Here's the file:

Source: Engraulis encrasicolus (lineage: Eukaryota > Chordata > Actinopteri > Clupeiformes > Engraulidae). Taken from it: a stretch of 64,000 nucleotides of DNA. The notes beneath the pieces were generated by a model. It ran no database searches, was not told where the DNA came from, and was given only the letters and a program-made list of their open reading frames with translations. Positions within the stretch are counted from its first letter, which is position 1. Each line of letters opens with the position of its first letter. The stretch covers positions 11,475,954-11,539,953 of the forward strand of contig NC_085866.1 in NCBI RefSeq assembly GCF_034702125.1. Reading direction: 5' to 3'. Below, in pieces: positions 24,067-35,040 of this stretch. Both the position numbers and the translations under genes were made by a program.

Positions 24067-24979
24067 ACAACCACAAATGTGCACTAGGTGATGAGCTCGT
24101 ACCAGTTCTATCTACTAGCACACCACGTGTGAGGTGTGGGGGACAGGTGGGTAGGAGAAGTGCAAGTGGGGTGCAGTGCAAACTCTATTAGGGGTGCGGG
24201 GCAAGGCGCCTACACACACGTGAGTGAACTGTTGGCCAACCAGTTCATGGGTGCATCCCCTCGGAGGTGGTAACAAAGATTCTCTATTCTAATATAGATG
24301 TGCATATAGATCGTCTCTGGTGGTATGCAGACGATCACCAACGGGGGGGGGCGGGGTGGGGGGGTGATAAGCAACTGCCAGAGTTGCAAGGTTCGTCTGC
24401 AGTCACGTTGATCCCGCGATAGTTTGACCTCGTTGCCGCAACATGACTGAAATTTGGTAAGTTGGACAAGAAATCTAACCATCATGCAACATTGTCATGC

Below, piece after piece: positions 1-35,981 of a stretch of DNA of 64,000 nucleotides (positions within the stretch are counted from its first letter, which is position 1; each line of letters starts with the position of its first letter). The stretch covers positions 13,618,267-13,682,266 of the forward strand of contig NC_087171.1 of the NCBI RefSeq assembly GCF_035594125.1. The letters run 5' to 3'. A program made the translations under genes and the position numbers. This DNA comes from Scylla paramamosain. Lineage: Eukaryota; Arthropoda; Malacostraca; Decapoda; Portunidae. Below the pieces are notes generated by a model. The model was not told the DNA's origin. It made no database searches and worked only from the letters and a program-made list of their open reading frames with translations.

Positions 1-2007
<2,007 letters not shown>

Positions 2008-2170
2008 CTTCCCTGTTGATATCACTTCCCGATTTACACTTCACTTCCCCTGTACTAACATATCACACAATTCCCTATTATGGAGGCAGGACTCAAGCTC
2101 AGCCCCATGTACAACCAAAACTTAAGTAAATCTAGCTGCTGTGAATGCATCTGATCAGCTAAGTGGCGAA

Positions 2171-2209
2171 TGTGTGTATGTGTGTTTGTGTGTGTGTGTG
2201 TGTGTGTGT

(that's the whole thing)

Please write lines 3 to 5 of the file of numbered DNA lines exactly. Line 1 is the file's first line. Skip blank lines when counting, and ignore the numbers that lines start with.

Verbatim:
24067 ACAACCACAAATGTGCACTAGGTGATGAGCTCGT
24101 ACCAGTTCTATCTACTAGCACACCACGTGTGAGGTGTGGGGGACAGGTGGGTAGGAGAAGTGCAAGTGGGGTGCAGTGCAAACTCTATTAGGGGTGCGGG
24201 GCAAGGCGCCTACACACACGTGAGTGAACTGTTGGCCAACCAGTTCATGGGTGCATCCCCTCGGAGGTGGTAACAAAGATTCTCTATTCTAATATAGATG